FinalCutPro Blog Posts
Last week I talked about using audio clips from iMovie. This week I wanted to use the "Playful.M4A" clip for the duration of the video that I was working.
This means that I had to figure out how to convert a 1-minute clip into 10 minutes. Unfortunately, there is no "loop" feature in Final Cut Pro.
Basically to loop this audio clip, you need to copy and paste it X number of times until you get the duration that you want. The problem with the "Playful" audio is that it fades in the last 2 seconds.
Five Things I Learned
The reason why I want to do this outside of Final Cut Pro was that I could create a new Audio file so I can reuse this in the future.
Audacity was the clear winner.
The best program that I found to clip and duplicate the audio is Audiacity. It was very easy to clip the final 2 seconds and then copy/paste the clip over and over.
I only needed 7-minutes, but I ended up creating a 10-minute audio file. This way I don't have to do this in the future.
Other Audio Clips
If your looking for alternative audio clips, similar to the Playful clip check out Fiver. A few years ago I purchased a couple of good audio collections that is useful for background music.
Getting iMovie Sound to Final Cut Pro
Final Cut Pro has a great collection of music and sound effects. The Final Cut Pro supplemental pack includes over 1300 royalty-free sound effects you can access from the Photos and Audio sidebar right in Final Cut Pro.
Even with all those sound effects and music, I still like the music from iMovie. I especially like Playful sound. It's great when you need a filler sound for when you doing a collage of video clips.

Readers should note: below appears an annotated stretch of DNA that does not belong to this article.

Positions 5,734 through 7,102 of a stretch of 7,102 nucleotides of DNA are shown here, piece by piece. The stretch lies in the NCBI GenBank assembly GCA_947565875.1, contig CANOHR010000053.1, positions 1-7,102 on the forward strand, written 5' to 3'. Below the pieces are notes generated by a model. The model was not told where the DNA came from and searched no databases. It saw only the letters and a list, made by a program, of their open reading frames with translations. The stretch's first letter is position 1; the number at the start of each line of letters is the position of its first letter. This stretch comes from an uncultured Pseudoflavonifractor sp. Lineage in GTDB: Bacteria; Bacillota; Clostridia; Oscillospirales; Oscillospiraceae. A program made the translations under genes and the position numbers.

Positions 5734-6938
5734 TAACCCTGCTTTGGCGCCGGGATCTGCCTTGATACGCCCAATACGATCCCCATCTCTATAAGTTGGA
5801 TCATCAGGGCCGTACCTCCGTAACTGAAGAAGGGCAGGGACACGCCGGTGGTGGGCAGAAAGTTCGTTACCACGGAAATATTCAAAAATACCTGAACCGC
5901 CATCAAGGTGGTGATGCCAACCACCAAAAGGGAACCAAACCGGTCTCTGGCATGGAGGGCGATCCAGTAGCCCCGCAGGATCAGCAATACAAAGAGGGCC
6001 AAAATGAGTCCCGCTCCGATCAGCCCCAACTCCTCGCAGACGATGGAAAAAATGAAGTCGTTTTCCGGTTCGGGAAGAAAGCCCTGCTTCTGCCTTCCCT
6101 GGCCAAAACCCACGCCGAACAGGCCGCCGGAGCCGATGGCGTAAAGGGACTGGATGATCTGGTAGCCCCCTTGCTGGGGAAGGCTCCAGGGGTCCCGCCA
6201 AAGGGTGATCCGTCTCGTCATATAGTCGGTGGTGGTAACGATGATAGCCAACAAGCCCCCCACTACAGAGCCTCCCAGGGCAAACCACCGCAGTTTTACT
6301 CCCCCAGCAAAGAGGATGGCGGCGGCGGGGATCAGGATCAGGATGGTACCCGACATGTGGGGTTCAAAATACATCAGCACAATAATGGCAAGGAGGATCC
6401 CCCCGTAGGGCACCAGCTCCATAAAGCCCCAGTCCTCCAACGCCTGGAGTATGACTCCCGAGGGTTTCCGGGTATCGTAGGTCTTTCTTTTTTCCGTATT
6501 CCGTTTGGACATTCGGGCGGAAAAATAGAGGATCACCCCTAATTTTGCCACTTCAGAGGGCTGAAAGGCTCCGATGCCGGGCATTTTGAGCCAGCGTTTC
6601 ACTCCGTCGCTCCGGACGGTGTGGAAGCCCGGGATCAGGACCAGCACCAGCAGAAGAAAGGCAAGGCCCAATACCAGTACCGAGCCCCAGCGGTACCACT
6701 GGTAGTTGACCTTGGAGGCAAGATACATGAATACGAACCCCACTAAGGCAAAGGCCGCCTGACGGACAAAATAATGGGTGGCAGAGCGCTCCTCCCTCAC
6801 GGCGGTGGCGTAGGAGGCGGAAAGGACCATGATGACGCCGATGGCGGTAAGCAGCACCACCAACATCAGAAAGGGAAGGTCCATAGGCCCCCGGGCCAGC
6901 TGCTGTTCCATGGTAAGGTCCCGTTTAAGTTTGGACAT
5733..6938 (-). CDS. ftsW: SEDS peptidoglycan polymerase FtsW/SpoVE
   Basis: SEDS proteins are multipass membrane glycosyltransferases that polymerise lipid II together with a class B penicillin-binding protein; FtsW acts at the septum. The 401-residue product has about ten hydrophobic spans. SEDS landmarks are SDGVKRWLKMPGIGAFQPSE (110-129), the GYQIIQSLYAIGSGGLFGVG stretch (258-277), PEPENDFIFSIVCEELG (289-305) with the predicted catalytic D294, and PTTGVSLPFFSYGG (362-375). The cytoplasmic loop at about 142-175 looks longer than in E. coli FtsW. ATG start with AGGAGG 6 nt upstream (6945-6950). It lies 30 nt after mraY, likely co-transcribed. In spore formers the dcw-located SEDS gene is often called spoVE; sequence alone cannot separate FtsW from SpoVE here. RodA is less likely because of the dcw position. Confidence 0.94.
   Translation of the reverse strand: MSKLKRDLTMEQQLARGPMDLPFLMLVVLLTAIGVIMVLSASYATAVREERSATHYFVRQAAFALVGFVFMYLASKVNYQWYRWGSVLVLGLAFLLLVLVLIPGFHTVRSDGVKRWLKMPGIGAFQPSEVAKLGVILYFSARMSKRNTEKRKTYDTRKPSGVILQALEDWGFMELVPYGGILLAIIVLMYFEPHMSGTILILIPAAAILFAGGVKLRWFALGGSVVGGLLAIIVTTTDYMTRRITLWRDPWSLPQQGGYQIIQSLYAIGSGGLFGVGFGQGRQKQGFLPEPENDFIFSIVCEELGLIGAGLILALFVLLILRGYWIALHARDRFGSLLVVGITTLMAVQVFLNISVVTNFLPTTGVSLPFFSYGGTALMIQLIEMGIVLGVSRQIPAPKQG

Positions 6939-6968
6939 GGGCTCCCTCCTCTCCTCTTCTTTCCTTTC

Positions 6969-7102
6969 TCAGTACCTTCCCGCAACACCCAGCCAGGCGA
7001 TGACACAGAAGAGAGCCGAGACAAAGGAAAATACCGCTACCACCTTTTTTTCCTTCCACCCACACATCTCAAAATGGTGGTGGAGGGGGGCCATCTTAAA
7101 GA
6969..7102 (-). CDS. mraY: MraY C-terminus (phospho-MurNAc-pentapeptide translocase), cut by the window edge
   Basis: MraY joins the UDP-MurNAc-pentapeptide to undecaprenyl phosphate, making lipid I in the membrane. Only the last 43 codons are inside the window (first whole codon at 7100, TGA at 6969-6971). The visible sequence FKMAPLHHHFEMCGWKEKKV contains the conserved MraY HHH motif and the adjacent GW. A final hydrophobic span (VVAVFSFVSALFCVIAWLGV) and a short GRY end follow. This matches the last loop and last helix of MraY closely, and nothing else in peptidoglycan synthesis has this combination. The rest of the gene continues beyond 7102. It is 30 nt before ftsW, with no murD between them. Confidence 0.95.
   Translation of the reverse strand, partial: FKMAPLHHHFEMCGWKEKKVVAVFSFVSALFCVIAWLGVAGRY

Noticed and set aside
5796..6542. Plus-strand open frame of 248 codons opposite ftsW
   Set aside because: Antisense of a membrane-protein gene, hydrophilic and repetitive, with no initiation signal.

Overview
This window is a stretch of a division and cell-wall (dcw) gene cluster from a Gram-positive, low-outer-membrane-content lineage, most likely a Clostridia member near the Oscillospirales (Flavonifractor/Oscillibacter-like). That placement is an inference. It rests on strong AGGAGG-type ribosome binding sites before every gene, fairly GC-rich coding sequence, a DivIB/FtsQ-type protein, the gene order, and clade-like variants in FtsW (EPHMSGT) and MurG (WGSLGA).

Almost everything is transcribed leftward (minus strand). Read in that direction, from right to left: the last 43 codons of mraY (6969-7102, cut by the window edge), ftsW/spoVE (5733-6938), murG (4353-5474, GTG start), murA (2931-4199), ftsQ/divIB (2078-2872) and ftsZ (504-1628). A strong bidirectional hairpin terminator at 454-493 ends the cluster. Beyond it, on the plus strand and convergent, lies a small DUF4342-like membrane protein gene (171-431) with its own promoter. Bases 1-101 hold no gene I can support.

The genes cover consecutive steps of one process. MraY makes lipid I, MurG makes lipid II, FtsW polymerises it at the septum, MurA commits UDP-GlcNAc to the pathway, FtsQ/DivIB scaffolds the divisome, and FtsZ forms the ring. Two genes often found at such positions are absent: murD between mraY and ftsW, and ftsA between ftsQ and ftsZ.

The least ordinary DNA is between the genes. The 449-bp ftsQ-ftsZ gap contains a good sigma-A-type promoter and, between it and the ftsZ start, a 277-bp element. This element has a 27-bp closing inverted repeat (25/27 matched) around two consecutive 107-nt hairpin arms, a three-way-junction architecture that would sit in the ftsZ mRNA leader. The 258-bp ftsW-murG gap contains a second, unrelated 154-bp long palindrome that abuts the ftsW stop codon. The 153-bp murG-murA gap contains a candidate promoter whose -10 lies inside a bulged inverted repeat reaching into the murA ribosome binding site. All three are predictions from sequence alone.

Seven Sounds of iMovie
These are the sounds that are available in iMovie:
Bright.M4A, Modern.M4A, Neon.M4A, News.M4A, Playful.M4A, Simple2.M4A, Travel.M4A
Lets Use them!
Turns out you can "mix rip burn" the sound from iMovie - if you still have it installed on your computer. You can import these into Final Cut Pro for all your fun projects
Note the location of these files.
Getting the Audio
You can't use Spotlight search to find the "Playful.m4a" audio file. It's actually buried in the iMovie application. Here are the steps to find the audio include in iMove as the "iMovie Theme Music"
- Go to the Applications folder and locate the iMovie applicaiton
- Right click on the application and select "Show Package Contents"
- Click on the "Contents" Folder
- Click on the "Resources" Folder
- Click on the "iMovie Theme Music" Folder
- You should now see seven audio files.
You should drag and drop a copy of these files into another location. One option would be the Music application, so you can go under the Photos and Audio sidebar and use these files.
Just remember to copy the files, you don't want to lose the files in the original location!
Apple Music Tip
These audio clips don't have any metadata so when you are in Final Cut Pro it makes it hard to search for the clips that you got from iMove.
In Music, I selected the seven sounds, right-click, and selected "Get Info." I then added some metadata so that that it's easy to search:
All I have to do is search for "imovie" and the sounds show up!